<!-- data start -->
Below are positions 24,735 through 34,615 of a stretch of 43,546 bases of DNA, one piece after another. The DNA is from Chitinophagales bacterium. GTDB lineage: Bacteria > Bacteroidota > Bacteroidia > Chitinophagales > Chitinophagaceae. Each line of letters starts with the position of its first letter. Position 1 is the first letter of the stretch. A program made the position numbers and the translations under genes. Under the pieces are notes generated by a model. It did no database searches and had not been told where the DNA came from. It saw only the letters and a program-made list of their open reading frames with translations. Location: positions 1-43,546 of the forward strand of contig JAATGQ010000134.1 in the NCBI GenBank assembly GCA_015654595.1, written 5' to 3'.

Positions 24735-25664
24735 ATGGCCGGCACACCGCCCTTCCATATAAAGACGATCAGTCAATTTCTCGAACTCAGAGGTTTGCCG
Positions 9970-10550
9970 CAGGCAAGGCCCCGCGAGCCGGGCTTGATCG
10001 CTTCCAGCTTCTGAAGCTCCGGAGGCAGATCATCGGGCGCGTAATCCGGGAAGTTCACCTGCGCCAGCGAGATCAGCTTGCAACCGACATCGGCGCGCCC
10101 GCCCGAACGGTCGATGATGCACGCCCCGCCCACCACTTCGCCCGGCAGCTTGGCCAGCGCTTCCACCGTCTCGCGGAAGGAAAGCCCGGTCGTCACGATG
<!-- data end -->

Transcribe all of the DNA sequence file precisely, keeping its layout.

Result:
Below are positions 24,735 through 34,615 of a stretch of 43,546 bases of DNA, one piece after another. The DNA is from Chitinophagales bacterium. GTDB lineage: Bacteria > Bacteroidota > Bacteroidia > Chitinophagales > Chitinophagaceae. Each line of letters starts with the position of its first letter. Position 1 is the first letter of the stretch. A program made the position numbers and the translations under genes. Under the pieces are notes generated by a model. It did no database searches and had not been told where the DNA came from. It saw only the letters and a program-made list of their open reading frames with translations. Location: positions 1-43,546 of the forward strand of contig JAATGQ010000134.1 in the NCBI GenBank assembly GCA_015654595.1, written 5' to 3'.

Positions 24735-25664
24735 ATGGCCGGCACACCGCCCTTCCATATAAAGACGATCAGTCAATTTCTCGAACTCAGAGGTTTGCCG
Positions 9970-10550
9970 CAGGCAAGGCCCCGCGAGCCGGGCTTGATCG
10001 CTTCCAGCTTCTGAAGCTCCGGAGGCAGATCATCGGGCGCGTAATCCGGGAAGTTCACCTGCGCCAGCGAGATCAGCTTGCAACCGACATCGGCGCGCCC
10101 GCCCGAACGGTCGATGATGCACGCCCCGCCCACCACTTCGCCCGGCAGCTTGGCCAGCGCTTCCACCGTCTCGCGGAAGGAAAGCCCGGTCGTCACGATG